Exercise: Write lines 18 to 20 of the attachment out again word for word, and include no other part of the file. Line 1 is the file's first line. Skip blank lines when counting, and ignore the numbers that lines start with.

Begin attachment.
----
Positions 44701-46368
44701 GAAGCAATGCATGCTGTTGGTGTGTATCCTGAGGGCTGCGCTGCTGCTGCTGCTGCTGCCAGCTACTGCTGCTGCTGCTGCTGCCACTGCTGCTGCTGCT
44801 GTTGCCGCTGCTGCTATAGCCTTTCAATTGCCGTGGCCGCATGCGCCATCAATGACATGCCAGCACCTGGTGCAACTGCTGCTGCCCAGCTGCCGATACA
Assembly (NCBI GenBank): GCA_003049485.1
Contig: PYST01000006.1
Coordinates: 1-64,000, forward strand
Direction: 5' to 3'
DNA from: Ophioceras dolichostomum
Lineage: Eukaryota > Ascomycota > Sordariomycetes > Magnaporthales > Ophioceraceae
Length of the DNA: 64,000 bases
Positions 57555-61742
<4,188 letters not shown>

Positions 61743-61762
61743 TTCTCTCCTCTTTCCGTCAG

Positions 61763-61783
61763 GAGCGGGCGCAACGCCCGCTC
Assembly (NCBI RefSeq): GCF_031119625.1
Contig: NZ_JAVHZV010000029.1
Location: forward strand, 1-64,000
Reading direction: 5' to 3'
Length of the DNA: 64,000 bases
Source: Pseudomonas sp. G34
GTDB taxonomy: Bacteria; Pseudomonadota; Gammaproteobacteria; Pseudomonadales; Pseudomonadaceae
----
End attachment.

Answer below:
Contig: NZ_JAVHZV010000029.1
Location: forward strand, 1-64,000
Reading direction: 5' to 3'